Homework, a given by the time a student reaches high school, starts early for most students. Teachers even send home assignments with kindergarteners. It’s important for parents to establish healthy routines around homework, and that includes knowing when—and how—to help your young kids complete their homework assignments.
- Location, location, location: For many young children, doing homework tucked away in their room isn’t ideal. Setting up at the dining room table while you’re making dinner means they’re not lonely or distracted by toys, and you’re available to answer questions.
- Goal-setting: Some kids benefit from creating a task list for the day—and perhaps even an order in which to do things. And, as an incentive, you might withhold screen time until certain goals are met.
- Question the questioner: When your child says they don’t understand an assignment, ask what they think it means. When they ask how to spell something, ask how they think it’s spelled (and point them to a hard copy of a dictionary for kids). This gives you a chance to provide gentle guidance or encouragement while still letting kids think things through.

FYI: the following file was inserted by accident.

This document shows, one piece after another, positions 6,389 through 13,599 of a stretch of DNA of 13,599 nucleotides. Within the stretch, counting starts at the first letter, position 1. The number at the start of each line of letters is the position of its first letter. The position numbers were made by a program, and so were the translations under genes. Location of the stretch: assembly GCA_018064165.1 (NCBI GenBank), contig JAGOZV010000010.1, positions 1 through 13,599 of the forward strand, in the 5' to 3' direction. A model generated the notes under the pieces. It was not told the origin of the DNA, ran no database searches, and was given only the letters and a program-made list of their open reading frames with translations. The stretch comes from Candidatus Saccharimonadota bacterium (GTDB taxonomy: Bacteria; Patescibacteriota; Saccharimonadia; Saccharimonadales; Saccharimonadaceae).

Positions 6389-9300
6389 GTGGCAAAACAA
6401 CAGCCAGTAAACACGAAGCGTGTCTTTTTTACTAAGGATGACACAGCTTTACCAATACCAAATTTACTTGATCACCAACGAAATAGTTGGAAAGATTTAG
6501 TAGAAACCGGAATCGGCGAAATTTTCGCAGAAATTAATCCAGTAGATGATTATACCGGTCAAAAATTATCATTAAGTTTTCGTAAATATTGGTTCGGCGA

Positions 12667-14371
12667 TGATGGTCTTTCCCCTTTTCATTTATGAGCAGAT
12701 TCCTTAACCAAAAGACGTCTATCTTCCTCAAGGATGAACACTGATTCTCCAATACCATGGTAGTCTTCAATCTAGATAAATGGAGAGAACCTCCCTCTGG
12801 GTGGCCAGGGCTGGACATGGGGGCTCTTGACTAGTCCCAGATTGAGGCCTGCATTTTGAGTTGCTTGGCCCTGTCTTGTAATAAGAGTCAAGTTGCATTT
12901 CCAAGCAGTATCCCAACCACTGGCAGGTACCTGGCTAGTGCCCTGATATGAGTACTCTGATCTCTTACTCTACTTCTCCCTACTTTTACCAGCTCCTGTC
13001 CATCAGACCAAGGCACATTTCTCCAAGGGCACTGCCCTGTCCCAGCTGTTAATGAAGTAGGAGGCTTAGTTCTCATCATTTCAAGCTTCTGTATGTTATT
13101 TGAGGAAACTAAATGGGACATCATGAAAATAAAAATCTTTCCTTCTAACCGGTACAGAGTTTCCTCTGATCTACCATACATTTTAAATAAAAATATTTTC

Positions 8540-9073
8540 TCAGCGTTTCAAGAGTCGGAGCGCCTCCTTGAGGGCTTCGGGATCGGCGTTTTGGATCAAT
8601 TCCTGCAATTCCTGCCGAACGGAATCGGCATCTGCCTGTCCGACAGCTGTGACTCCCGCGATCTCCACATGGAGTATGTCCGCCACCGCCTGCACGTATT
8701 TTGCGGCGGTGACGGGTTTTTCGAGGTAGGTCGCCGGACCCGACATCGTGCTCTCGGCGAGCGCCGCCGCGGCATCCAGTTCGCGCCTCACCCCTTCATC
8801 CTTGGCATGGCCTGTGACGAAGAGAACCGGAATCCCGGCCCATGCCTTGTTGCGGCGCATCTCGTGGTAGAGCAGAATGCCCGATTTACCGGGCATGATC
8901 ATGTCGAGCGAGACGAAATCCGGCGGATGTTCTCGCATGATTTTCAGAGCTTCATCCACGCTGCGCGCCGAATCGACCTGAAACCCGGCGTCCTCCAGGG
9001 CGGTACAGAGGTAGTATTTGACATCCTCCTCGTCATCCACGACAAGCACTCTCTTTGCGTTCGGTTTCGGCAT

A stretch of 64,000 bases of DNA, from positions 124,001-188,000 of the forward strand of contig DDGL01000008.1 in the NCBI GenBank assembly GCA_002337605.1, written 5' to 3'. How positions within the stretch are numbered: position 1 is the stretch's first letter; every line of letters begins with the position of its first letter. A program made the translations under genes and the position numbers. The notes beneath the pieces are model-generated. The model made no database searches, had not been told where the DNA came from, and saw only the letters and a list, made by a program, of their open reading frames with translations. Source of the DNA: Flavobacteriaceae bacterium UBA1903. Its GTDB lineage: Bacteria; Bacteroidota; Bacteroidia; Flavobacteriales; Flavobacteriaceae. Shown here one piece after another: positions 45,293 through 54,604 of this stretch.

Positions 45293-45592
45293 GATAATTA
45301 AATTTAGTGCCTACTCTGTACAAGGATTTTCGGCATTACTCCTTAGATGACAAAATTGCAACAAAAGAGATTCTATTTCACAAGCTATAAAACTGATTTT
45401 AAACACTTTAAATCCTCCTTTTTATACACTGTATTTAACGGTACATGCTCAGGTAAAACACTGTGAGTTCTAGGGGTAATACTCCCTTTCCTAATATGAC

- Limit the lifelines: If your kid asks for help constantly, try limiting the number of questions they can ask on a given day to three. They’ll be more apt to try to solve problems on their own to save those precious lifelines.
- Redirecting: In some cases, rather than helping your kids finish all their homework, it’s best to let them turn in something that’s incomplete so they can get assistance from the teacher. This helps establish a pattern for future homework questions in high school and beyond, when the teacher may be the only source of guidance.
Above all, remember it’s crucial for children to learn how to do their own homework—don’t do it for them!